It was during my most vulnerable years that I felt best about my body. Ironic isn’t it? When I flip through the pages of old yearbooks, I see a smiling face and someone who was too busy worrying about being a teen to obsess over flabby arms or thick thighs. I was neither big nor small, but just right. My legs were not slim, but they helped me play tennis for three hours a day and hike on the weekends. And I was as much in love with a big bowl of fresh greens as I was with a generous helping of ice-cream. It was surprisingly a good time for me body image-wise.
It was in my twenties that things began to change. I was appalled when I saw a girl who looked to be about 10 years old say, “I’m so fat” to her girlfriend. Friends of mine began pinching non-existent fat on their thighs. One girl wanted to buy fat burning skin cream to use on her cheeks-her face, not her behind. A few people commented on my “big legs” and I too started obsessing over movie stars in magazines. Looking back, it was a friend telling me to stop reading “that trash” that I began to see how far I had come from where I had been.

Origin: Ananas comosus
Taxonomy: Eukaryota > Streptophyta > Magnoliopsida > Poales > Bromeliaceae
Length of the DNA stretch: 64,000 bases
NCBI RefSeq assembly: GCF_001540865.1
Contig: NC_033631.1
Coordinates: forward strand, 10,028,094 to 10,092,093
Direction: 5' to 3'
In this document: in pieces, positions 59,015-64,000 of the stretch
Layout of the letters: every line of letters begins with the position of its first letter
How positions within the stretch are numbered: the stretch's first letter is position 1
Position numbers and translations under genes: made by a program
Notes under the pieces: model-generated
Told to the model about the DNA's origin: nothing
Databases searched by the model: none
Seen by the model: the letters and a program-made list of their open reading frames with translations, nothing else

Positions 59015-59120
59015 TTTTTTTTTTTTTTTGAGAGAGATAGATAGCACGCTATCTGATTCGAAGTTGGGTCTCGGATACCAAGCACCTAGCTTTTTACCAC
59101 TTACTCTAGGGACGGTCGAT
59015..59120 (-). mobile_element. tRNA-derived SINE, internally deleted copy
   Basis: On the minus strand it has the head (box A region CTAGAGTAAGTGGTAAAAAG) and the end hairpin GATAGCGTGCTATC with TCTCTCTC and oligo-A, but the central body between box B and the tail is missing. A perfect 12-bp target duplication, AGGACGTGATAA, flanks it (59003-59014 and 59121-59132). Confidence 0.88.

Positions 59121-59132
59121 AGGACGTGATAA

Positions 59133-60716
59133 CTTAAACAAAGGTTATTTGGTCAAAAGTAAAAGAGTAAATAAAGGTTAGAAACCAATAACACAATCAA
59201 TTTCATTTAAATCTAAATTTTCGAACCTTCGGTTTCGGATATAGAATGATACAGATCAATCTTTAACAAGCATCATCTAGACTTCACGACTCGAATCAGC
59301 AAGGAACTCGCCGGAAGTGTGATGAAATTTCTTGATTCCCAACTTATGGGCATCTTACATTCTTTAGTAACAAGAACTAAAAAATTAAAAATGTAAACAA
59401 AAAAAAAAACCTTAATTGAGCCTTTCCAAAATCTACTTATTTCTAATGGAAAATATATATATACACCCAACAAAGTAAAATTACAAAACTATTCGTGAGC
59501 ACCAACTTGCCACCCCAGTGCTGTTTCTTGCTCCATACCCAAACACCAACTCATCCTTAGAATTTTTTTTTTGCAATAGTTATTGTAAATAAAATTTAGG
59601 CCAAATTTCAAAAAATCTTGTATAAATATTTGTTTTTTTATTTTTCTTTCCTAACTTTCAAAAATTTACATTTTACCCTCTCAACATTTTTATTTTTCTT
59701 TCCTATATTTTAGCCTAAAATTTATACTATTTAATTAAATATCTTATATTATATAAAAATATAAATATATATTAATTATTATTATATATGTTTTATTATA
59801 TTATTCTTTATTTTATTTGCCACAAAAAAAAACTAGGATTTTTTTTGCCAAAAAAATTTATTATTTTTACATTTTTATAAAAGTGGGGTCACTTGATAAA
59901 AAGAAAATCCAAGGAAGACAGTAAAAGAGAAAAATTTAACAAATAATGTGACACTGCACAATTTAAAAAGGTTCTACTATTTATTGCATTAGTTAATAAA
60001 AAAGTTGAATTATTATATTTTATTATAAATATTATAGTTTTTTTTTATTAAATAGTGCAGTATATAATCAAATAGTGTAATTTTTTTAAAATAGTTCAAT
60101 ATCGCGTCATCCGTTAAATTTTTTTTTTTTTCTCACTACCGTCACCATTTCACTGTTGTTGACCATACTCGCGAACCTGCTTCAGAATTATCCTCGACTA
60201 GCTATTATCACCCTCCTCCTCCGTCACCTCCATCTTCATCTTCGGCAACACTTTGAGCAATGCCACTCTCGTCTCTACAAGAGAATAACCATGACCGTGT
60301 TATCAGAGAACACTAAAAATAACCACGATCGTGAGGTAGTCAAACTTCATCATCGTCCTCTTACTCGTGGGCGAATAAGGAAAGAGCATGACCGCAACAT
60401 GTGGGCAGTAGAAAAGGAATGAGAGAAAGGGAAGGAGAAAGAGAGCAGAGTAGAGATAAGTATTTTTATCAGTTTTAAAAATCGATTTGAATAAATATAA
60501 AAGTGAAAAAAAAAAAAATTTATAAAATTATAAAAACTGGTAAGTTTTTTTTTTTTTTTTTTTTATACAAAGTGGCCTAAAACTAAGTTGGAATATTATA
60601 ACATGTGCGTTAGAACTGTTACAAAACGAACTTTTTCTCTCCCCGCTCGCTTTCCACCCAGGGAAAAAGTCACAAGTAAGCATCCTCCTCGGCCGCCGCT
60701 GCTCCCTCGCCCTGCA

Recently, I was watching The Rosie Show on OWN when I caught this:
Rosie: “You were saying your mom put you on Weight Watchers when you were 10?”
Actress Sara Ramirez: “Yeah I was pretty young. It’s generation to generation. A lot of these body image issues get passed down. I was trained pretty early to see food as either an obsession or just a very negative, horrible thing that I had to feel guilty about.”
Although I never reached a point where I was obsessed or felt guilty about food or my body, I have empathy for those who do. I was probably just a hop, skip and a jump away from getting there myself.
As a teenager I already knew my body was good enough. Being immersed in a fat-hating culture made me forget. One of our posts this week reminded me of that. Diet isn’t just about losing weight. Diet is the fuel we give ourselves to live healthier lives. Scroll down to see what I mean.